Your business is growing and you have seen great opportunities outside the United States. Perhaps you have even received interest and inquiries from abroad. Now you want to leverage this opportunity and become a successful exporter. An important question comes to mind – am I ready to export?
Chris Van Orden, an international trade specialist with the Virginia Small Business Development Center (SBDC), helps small businesses assess their export readiness. During our conversation we discussed:
- What the Small Business Development Center (SBDC) is and how it can help
- The four conditions for global success
- The top things that successful exporters do or have in place
- A systematic approach to choosing export markets
EXIM: Hi Chris, thank you for taking the time to talk about export readiness. Please, tell us about the Small Business Development Center (SBDC).
Chris: We are dedicated to helping Virginia’s small businesses thrive by providing free technical assistance and direct consultation on a wide array of critical business needs. In particular, our international trade program exists to support small businesses around the Commonwealth on their journey to export success.
EXIM: In your experience, what must a small business have in order to improve their chances for global success?
Chris: While successful exporters come in all shapes and sizes, they all have four things in common. We refer to these as the four conditions for global success:
- Management commitment – top-level decision makers must be invested in the export program and communicate that commitment throughout the organization;
- In-depth experience with the product or service – learning the ropes while exploring international markets is never advisable;
- Adequate cash flow – establishing presence in a foreign market requires an investment, so companies must have enough funds on hand before looking overseas; and
- Capacity and capability to produce international products or provide the service – it sounds self-evident, but companies must be able to deliver their product or service in a format appropriate to the market.
EXIM: Do programs exist that can help a small business increase their cash flow to become export ready?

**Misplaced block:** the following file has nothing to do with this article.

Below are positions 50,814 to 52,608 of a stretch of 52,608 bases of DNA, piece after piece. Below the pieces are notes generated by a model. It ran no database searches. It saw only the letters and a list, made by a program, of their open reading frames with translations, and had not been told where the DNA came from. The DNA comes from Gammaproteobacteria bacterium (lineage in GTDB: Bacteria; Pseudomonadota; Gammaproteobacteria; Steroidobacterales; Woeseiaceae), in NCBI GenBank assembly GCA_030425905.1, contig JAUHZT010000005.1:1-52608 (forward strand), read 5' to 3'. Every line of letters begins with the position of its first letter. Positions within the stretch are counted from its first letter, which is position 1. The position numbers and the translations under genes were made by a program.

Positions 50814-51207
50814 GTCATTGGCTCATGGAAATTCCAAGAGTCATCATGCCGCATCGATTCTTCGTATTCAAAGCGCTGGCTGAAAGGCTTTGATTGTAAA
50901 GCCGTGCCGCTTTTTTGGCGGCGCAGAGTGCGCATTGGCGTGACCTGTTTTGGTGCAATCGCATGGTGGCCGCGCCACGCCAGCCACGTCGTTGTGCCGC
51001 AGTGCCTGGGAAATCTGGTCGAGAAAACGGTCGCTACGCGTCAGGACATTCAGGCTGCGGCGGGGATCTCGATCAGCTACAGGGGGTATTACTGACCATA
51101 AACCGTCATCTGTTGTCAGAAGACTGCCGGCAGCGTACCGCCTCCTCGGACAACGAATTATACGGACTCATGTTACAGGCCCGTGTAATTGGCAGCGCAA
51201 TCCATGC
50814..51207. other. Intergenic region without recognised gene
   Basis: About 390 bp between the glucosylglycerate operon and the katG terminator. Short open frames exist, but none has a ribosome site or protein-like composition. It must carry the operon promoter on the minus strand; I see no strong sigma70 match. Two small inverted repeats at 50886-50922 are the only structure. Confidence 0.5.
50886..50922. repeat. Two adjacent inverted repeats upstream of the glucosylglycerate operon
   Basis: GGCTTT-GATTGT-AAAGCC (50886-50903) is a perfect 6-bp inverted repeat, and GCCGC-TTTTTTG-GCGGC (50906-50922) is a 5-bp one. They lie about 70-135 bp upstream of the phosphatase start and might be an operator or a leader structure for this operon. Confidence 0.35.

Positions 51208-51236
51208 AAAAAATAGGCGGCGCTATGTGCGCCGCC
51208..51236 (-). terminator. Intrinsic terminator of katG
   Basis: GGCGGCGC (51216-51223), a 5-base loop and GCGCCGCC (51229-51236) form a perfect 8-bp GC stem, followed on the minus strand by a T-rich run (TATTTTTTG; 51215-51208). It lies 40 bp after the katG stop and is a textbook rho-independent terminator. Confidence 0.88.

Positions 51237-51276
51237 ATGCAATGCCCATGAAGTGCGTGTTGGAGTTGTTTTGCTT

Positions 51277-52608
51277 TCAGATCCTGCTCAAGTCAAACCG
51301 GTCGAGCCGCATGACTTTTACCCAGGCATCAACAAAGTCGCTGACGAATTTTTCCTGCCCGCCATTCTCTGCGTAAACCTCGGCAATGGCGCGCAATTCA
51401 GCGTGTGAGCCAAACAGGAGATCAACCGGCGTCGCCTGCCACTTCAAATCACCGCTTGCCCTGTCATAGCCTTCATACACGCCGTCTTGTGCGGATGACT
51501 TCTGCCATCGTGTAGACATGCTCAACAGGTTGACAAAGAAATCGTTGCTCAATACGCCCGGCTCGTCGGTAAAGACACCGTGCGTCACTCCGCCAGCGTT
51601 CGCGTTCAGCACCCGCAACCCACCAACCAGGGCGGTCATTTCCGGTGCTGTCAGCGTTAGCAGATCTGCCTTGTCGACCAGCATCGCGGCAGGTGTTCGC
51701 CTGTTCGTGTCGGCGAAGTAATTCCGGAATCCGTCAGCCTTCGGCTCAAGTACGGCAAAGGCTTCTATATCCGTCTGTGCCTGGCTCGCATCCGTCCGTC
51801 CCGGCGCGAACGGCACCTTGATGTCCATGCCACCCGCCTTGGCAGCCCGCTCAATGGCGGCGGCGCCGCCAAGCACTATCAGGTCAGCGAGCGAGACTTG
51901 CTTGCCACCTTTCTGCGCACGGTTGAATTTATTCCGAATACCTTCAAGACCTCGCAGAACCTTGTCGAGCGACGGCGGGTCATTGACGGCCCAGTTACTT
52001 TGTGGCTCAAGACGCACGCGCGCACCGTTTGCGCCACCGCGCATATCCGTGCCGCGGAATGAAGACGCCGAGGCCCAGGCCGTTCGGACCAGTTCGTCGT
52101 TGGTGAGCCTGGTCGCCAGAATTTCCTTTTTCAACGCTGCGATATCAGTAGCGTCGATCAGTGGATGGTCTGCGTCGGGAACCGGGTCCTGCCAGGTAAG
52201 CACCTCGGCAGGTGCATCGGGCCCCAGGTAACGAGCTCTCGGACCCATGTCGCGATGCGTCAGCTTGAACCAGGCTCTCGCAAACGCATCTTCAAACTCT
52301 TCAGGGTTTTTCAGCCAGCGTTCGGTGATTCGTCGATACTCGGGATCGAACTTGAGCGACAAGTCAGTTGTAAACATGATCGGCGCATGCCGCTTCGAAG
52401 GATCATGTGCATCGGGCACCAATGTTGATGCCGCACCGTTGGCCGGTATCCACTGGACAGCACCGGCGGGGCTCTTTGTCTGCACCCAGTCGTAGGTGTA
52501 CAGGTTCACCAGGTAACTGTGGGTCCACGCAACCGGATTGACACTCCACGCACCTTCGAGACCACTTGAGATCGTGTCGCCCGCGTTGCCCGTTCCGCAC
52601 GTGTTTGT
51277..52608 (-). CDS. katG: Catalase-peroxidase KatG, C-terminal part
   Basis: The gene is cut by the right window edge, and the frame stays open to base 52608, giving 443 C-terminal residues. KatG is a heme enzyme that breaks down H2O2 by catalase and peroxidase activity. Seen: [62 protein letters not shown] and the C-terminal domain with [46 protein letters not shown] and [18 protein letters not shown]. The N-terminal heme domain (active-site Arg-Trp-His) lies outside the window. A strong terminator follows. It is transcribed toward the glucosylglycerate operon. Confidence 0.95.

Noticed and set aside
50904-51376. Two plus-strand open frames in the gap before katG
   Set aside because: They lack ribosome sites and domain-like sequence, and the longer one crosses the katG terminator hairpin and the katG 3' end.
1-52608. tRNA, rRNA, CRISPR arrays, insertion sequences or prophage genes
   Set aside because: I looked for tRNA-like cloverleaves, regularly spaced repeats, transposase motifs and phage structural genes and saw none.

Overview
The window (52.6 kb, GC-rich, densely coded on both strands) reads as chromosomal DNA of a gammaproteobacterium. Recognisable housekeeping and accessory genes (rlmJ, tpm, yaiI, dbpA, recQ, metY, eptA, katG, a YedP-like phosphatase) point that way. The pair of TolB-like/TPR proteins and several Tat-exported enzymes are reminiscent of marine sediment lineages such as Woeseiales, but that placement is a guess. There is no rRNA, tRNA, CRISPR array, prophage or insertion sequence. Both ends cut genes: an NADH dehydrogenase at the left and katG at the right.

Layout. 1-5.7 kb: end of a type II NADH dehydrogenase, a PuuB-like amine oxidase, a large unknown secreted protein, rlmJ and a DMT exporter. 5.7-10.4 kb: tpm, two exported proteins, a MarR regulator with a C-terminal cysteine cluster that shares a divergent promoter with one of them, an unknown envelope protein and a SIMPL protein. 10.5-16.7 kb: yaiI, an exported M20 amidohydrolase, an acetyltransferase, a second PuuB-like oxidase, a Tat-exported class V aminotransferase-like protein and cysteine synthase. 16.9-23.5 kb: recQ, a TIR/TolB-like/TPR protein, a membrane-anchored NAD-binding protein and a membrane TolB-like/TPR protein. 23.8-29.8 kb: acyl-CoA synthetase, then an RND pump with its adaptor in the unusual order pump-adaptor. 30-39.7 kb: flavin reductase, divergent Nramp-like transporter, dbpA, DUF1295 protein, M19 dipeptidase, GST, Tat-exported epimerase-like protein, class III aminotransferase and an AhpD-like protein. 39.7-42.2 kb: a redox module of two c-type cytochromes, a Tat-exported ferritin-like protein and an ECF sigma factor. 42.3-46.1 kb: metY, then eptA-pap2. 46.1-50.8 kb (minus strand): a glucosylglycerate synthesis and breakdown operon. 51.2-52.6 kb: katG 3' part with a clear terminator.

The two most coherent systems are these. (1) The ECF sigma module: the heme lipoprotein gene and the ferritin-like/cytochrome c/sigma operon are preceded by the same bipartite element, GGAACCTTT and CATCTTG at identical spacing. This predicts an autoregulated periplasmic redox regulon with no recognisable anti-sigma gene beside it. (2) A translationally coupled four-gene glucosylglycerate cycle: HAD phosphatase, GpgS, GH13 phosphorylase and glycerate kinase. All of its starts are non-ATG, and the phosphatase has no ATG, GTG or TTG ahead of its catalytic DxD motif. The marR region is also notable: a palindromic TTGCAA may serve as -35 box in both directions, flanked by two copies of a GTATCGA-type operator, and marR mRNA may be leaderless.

Chris: The Small Business Development Centers are always available to provide small businesses with tools and guidance to improve their financial situation. Click her to find your local SBDC.
We help small businesses with:
- Programs directly focused on international trade
- Counseling in exporting, market research, business planning, and more
- Training in international business development
- Connections to resources at the local, state, and federal level – including the Coronavirus Aid, Relief, and Economic Security (CARES) Act that was passed by Congress on March 27, 2020 (The Small Business Owner’s Guide to the CARES Act)
We are also a member of EXIM’s Regional Export Promotion Partner (REPP) program. This allows us to identify where our clients can benefit from EXIM’s products (e.g. Export Credit Insurance and Working Capital Loan Guarantees).
To learn more about the REPP program at the Virginia Small Business Development Center, contact Aaron Miller at email@example.com or click here to find your local REPP member organization.
EXIM: Are there programs or products that can help small businesses access funds to increase their capacity and capability to produce products for export?
Chris: Absolutely, there are great federal government resources that assist exporters with their capital needs. Both EXIM and the Small Business Administration provide working capital loan guarantees, which enable small businesses to access working capital loans from commercial lenders.
EXIM: Earlier you spoke about the “four conditions for global success”; are there additional processes, experiences, or other examples of what successful companies can do to develop a thriving global business?
Chris: Every successful exporter starts with the four core conditions we mentioned earlier. Beyond that, there are no hard and fast rules, but companies that tend to be better equipped to sell internationally tend to have:
- Experience working with multiple partners (vendors, distributors, wholesalers, etc.)
- Sales into multiple U.S. states
- Sufficient production capacity
- A plan for managing logistics and reporting
- A strong sense of international profit model
- A short list of target markets
EXIM: How should a small business approach the selection of an international market?
Chris: Selecting target markets can feel chaotic – the world is a big place. We find that it’s best to apply a systematic approach when weighing options.
- Decide what matters to your business (scale, ease of doing business, price tolerance, etc.)
- Find good metrics from reliable data sources that tie to your values
- Pull data for each country and weight factors by importance
- Assess top markets analytically – literally ranking your top markets
- Apply qualitative elements to the selection process
This final point shouldn’t be skimmed over. Data-driven, decision-making can be extremely helpful, but so much of business comes down to interpersonal factors. Businesses should always leave room for the human element in their analysis.
EXIM: Thank you for all the great information, Chris. How can a small business learn more?
Chris: Small businesses interested in exploring international sales can reach out to their state’s to learn more. The SBDCs have a wealth of resources and are well-connected to other organizations. With the support of federal, state, and local partners the prospect of exporting doesn’t have to be overwhelming.